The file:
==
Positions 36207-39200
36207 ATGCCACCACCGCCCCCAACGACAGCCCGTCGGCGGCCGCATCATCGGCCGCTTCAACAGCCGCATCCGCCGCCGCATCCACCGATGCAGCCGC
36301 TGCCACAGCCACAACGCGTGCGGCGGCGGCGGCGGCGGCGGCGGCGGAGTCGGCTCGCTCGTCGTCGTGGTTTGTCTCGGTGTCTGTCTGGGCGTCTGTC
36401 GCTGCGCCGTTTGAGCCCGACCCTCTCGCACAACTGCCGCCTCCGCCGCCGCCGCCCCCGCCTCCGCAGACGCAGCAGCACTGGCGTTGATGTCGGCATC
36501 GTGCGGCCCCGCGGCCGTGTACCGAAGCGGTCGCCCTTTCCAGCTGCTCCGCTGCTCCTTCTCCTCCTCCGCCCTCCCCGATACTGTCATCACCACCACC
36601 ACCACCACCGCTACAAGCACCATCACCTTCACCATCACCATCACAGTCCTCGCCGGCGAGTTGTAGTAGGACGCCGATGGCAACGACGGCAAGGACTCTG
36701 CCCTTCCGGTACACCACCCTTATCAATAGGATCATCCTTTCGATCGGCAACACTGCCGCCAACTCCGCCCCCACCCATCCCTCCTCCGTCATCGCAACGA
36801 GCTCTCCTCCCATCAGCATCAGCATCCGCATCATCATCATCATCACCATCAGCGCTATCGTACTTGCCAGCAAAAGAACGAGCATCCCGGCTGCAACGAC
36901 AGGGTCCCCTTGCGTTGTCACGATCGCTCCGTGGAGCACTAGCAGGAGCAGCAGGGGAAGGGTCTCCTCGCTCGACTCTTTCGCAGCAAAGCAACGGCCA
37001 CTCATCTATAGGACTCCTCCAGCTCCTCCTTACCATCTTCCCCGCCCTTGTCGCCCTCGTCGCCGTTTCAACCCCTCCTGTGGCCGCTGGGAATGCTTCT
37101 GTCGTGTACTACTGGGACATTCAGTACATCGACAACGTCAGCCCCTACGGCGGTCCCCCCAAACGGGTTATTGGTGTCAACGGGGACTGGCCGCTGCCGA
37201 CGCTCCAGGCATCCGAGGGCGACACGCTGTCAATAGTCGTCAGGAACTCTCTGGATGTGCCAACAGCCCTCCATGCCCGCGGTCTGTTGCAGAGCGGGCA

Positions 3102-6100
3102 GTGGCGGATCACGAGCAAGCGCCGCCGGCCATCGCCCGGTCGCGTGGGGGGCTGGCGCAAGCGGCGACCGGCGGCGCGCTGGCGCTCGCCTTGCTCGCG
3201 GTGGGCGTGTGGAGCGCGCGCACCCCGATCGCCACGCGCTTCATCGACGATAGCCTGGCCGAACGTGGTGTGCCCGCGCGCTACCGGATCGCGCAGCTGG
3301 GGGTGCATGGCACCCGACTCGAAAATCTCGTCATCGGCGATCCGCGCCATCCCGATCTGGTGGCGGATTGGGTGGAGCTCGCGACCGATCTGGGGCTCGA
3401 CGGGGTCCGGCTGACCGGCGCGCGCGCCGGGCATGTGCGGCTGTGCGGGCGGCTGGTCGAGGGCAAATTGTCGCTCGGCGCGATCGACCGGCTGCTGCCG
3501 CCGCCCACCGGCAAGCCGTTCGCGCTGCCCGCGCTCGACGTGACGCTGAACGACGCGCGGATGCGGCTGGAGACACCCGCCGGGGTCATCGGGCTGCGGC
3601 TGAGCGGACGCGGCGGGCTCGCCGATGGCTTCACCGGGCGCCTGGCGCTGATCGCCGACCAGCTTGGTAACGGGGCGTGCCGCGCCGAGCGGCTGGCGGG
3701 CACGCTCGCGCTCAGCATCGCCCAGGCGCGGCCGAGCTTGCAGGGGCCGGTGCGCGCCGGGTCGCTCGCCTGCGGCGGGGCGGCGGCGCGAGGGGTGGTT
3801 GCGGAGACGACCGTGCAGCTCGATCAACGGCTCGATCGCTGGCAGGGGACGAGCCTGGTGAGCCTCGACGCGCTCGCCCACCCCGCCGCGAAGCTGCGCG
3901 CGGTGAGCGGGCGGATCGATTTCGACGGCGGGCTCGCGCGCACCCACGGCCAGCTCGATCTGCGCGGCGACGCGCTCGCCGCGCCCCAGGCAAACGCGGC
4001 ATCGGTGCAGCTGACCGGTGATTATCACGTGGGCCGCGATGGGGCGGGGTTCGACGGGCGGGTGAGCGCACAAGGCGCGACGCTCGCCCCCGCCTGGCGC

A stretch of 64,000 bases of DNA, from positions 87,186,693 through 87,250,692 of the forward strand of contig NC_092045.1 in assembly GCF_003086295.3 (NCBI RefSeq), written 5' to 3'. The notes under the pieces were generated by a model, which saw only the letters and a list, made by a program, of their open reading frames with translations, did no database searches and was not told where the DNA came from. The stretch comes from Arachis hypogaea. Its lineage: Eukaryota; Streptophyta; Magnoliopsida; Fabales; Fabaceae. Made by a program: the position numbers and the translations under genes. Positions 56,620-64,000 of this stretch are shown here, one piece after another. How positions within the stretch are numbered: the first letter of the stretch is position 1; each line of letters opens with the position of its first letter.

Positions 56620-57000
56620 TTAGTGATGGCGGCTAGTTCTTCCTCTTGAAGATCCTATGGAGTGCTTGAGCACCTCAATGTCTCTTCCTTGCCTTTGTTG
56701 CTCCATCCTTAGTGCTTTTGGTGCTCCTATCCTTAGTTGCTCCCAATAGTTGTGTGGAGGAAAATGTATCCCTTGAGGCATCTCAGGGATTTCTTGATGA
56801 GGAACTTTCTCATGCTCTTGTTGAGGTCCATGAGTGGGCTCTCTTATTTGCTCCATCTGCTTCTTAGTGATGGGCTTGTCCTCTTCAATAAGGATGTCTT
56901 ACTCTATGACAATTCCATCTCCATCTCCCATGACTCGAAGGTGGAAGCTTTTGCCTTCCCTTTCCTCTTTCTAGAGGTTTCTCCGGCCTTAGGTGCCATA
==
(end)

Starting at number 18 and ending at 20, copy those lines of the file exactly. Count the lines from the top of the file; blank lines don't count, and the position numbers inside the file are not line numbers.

3501 CCGCCCACCGGCAAGCCGTTCGCGCTGCCCGCGCTCGACGTGACGCTGAACGACGCGCGGATGCGGCTGGAGACACCCGCCGGGGTCATCGGGCTGCGGC
3601 TGAGCGGACGCGGCGGGCTCGCCGATGGCTTCACCGGGCGCCTGGCGCTGATCGCCGACCAGCTTGGTAACGGGGCGTGCCGCGCCGAGCGGCTGGCGGG
3701 CACGCTCGCGCTCAGCATCGCCCAGGCGCGGCCGAGCTTGCAGGGGCCGGTGCGCGCCGGGTCGCTCGCCTGCGGCGGGGCGGCGGCGCGAGGGGTGGTT